On that first trip I met an elderly man named Tommy Ahern, who had been captain at the Lahinch Golf Club, a classic seaside links course. Tommy suggested I become an overseas lifetime member and offered to sponsor me into the club. Without a notion of ever returning to Ireland, I impulsively accepted.
That frivolous act has brought me more satisfaction over the decades than almost any practical thing I have ever done. When I’m nowhere near the links—or even Ireland—a passing recollection of my membership elicits in me a sense of belonging, which continues to enhance my connection to the country. (And it doesn’t hurt that it’s a hell of a golf course.)
On my second or third visit to Ireland I went to County Galway and discovered its Gaeltacht (Irish-speaking) region of Connemara (top photo), with rugged, almost tundra-like terrain and filigreed coastline. Memories of a flat tire on the “haunted” Bog Road outside Roundstone on a moonless night still elicit shivers. And at some point I made it out to the Aran Islands, those isolated, wind-battered outcrops in Galway Bay—where I have never endured such profound silence.
Eventually, I met a woman (it’s an age-old story) who would bring Ireland even further into my consciousness and change my life. A place where I had always felt at home suddenly became home. Soon there were children, in-laws, and a mortgage. I came to know more than the traveler’s tantalizing taste of Irish life.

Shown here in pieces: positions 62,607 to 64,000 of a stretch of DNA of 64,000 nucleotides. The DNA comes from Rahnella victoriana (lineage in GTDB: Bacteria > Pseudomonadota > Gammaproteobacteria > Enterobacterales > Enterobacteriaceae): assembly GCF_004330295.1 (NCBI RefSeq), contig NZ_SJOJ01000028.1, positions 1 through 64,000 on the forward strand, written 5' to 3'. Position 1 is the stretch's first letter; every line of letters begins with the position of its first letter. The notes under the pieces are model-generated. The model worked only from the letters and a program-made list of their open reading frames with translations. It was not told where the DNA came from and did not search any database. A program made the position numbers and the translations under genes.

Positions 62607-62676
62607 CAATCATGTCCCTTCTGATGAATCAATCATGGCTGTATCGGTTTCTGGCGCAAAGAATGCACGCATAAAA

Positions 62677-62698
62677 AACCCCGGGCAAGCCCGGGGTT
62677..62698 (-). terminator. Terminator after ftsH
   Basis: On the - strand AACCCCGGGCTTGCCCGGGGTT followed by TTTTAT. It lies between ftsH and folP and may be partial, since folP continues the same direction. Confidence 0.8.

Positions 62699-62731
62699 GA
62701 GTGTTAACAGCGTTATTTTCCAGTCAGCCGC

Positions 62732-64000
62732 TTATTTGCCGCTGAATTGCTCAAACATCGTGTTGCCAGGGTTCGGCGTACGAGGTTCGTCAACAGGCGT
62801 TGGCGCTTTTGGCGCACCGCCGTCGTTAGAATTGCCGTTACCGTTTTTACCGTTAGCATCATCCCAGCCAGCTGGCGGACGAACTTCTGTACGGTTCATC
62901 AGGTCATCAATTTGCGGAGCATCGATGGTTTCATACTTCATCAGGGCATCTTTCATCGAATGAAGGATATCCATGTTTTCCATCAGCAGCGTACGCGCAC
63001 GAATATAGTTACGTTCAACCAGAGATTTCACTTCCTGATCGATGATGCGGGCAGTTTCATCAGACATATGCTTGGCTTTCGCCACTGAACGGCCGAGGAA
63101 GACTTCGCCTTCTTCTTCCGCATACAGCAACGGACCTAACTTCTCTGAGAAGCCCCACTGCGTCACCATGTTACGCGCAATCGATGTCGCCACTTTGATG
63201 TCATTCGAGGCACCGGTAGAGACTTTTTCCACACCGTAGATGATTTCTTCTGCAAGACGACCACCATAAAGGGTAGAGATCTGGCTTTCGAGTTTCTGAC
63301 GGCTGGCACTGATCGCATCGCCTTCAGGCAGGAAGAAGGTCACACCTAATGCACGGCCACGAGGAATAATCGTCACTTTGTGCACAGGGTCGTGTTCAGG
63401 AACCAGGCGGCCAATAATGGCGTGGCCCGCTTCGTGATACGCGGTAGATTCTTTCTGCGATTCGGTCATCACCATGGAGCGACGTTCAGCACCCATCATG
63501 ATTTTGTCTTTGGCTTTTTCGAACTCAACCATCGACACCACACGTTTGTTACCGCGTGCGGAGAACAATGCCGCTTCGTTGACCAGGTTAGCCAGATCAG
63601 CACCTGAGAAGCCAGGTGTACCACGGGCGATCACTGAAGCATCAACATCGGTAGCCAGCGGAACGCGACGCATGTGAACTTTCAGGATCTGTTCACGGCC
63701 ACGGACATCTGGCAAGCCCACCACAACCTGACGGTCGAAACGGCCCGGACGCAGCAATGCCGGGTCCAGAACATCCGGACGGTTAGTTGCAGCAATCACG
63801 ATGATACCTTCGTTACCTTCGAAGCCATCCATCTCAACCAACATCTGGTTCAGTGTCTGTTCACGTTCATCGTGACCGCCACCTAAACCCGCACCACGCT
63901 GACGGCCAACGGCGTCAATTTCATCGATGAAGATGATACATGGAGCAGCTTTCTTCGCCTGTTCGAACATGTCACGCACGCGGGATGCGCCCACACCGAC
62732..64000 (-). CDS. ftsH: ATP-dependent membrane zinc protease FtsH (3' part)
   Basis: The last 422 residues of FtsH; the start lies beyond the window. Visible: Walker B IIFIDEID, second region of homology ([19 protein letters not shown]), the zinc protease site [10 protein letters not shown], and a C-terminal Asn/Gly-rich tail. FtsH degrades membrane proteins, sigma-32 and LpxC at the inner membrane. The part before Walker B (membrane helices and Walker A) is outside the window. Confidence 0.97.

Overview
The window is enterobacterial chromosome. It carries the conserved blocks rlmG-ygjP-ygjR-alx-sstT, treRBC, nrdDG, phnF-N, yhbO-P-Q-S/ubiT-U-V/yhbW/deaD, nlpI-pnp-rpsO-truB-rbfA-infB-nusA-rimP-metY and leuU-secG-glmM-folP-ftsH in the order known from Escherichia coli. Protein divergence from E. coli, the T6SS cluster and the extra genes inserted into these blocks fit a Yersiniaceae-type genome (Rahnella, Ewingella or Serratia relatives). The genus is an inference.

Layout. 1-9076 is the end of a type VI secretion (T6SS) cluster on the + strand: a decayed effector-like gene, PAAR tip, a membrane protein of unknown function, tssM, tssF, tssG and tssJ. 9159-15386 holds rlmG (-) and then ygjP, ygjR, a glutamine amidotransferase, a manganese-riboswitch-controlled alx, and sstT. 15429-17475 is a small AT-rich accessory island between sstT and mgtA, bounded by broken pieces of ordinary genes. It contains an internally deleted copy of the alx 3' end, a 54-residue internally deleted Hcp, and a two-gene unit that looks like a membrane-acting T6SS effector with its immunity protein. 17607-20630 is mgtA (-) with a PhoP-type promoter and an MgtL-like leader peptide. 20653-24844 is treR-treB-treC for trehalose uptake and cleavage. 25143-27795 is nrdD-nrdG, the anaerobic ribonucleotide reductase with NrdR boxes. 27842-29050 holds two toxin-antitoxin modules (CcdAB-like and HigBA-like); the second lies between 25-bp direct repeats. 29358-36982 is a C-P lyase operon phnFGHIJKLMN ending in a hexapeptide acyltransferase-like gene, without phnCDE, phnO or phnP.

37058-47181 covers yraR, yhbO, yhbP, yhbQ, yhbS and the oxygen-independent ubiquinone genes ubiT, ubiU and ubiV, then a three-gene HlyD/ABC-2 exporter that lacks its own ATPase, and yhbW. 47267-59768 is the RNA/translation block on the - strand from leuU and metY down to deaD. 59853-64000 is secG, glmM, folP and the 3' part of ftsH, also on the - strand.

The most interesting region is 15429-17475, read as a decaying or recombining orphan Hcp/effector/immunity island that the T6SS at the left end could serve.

Beneath the blarney, a darkness to the Irish character reveals itself over time. (Could the Irish have given the world Joyce and Wilde and Beckett without it?) But the rebellious, “stick-it-to-the-man” edge only made me love the place and its people more. After all, aren’t we all just the strength of our flaws, as the Irish might say?
Yet neither individuals nor countries get rich quick gracefully, and the Celtic Tiger of the early 21st century sapped much of that easy welcome the Irish had been famous for. Thanks to EU bolstering and tax incentives, the perpetual underdog was now feeling like a top dog. Helicopter rides across the country to Moran’s Oyster Cottage outside Galway supplanted a ham and cheese toasted at the local pub. Irish hospitality took on a distinctly Polish accent, and it became difficult to find any Irish in the service industry. For the first time, a generation grew up knowing only a wealthy homeland. The 2008 financial crisis brought all of that to a halt. The housing bubble burst, silencing the braggadocio.
“We had simply lost the run of ourselves, full stop,” my mother-in-law summed up with not a little relief when it all came crashing down.